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Cooking: How do you get the Wild taste out of your Deer

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kathy_ann
Judsonia, AR
(Zone 7b)

November 19, 2009
12:50 PM

Post #7289164

I cooked the Tenderloin last night, (not the back strap) it was the best deer i've ever fixed, But had a mild wild taste to it that I did not like, I know folks do all kinds of different things to get the wild taste out of their deer.

What do you do?

Is it because it was so fresh, (killed the day before)

i've heard soaking in buttermilk helps, or does that just tenderize, I don't reallly need to tenderize, but get the wild taste out.

And yes when my husband puts up his deer, EVERY white membrane is cut off, he's very maticulous, spends Hours doing this.

Also, what all do you put in your sausage seasoning to make your own sausage?

I use
Sage, brown sugar, salt, pepper, garlic and sometimes I use paprika.

we often just add then cook a piece and see how it tastes, i'd love to put amounts to these ingredients for say such as l0 pounds of meat.

WE also use slab bacon in with our deer to make sausage with instead of fat. I just love the taste of it with bacon ground up in it instead of just plain fat.

Kathy

greenhouse_gal

greenhouse_gal
Southern NJ
United States
(Zone 7a)

November 19, 2009
3:08 PM

Post #7289494

Kathy, I never understand what people mean about a wild or gamey taste in their deer. I've never noticed that, but then, we also really like lamb and some people object to the taste of that, too. I cook mine any way that I'd cook beef, and it's very similar to the grass-fed beef we've had in France. Aging it tenderizes it but I would think that would only accentuate any wild taste that you might find objectionable. Soaking it in buttermilk not only tenderizes it but also makes the taste milder, from everything I've heard, although we've never done that. We like to cook our steaks and tenderloins in butter with sautéed mushrooms in a little wine and/or teryaki sauce. You might like that, too, and also find that it decreases the wild taste.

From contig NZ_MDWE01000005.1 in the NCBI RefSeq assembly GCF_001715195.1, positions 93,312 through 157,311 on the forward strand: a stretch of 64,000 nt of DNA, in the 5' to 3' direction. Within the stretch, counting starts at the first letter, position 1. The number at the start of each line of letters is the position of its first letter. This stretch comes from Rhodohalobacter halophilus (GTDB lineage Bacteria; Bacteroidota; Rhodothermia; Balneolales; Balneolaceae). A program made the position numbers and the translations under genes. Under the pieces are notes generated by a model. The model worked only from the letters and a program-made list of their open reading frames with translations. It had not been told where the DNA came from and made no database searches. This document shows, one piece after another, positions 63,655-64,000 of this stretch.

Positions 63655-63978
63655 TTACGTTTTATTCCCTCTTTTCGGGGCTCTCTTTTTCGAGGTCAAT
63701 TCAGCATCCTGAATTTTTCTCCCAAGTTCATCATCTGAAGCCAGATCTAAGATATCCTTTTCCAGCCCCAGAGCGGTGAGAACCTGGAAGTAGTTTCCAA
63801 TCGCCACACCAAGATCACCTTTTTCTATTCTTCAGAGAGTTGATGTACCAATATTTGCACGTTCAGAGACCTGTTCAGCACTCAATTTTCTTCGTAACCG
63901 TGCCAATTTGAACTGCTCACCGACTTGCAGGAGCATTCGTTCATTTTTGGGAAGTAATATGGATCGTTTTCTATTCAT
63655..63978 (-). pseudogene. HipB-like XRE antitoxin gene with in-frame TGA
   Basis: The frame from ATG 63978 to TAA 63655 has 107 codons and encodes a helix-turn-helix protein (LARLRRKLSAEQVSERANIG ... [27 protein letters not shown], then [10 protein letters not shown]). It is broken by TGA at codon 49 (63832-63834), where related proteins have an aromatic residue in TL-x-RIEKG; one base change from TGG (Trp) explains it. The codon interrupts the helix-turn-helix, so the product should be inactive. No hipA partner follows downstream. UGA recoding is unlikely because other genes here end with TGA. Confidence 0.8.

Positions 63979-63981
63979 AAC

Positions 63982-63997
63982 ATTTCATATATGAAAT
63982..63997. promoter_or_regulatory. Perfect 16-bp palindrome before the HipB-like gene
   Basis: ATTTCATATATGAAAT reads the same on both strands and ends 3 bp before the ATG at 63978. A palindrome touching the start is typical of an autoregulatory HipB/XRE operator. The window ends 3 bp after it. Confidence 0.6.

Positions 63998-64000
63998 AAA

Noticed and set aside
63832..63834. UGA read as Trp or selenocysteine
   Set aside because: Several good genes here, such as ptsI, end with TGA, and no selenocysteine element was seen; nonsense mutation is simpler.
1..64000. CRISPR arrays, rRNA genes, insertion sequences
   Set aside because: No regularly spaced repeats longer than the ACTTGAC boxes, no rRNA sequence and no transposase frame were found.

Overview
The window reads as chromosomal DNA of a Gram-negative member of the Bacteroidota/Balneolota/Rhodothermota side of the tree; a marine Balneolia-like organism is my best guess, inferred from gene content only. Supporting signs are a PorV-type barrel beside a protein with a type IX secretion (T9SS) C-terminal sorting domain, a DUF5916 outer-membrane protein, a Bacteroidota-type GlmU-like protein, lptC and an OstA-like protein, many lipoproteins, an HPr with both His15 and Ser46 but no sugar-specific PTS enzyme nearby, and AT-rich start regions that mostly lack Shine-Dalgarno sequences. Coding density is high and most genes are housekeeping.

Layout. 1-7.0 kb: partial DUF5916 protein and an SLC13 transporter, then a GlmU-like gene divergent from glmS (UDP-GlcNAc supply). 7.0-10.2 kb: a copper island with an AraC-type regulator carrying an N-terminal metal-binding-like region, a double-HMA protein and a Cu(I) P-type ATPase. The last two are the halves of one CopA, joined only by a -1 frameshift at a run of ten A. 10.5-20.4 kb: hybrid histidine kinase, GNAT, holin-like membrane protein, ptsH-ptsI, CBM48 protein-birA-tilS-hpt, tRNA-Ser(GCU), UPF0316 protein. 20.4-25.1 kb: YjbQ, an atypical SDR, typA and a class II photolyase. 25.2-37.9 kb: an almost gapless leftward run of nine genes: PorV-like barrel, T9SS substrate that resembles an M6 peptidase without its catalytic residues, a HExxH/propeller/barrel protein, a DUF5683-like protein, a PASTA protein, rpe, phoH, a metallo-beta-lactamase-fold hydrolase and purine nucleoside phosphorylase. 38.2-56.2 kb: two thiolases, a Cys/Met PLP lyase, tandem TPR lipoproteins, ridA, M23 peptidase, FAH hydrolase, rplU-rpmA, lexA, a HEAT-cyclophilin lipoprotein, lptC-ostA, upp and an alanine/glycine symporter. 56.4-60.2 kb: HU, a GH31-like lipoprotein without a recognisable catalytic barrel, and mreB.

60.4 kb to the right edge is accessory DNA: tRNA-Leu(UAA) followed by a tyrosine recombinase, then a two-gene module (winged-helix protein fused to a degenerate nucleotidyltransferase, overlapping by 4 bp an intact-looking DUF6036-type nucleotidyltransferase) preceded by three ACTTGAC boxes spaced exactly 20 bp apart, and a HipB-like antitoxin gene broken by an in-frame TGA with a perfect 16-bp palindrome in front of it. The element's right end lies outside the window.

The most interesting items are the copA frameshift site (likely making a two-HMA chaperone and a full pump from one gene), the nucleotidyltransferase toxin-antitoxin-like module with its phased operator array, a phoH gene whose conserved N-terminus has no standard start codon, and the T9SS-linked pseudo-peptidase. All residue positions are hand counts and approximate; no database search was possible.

When we make deer sausage we use a 60% deer to 40% fatty pork ratio, and use Italian seasonings like garlic, fennel seed and oregano. This year I'm also going to try adding some wine. We had a discussion about this on the Big Green Egg forum and someone offered this link for sausage recipes:

http://tribcsp.com/~iscorp/thirdeye/Cookbooks/Sausage%20Cookbook.pdf

And here's the page with the discussion:
http://www.eggheadforum.com/index.php?option=com_simpleboard&Itemid=112&func=view&view=flat&id=762885&catid=1
allysgram
Sedalia, MO

November 20, 2009
1:11 AM

Post #7291245

I never noticed the gamey taste in the deer here where we live, they eat all kinds of grain, corn wheat. When we lived down in the hilly part of mo. where there was no crops grown, the deer had a gamey taste, they ate mostly acorns and brush. So it probably depends on where you harvest them.
I make jerky, and summer sausage, and lots of ground meat to cook with. I only take roast from the young deer. Also don't leave any bone in the meat, such as the roast's as I think it gives it a bad taste,JMO

greenhouse_gal

greenhouse_gal
Southern NJ
United States
(Zone 7a)

November 20, 2009
2:15 AM

Post #7291472

Aha, the bone may be the key. Although our deer don't have access to grain or corn or wheat, and just browse in the woods and fields around here, we always bone them out completely when we package them. We also try to get the silver off the muscles but we're not fanatical about it. We cut them up by muscle groups: top round, eye of round, sirloin tip, rump roast, etc. and give the bones to our chickens or burn them in the wood stove. Maybe that's why we don't notice any wild taste.
kathy_ann
Judsonia, AR
(Zone 7b)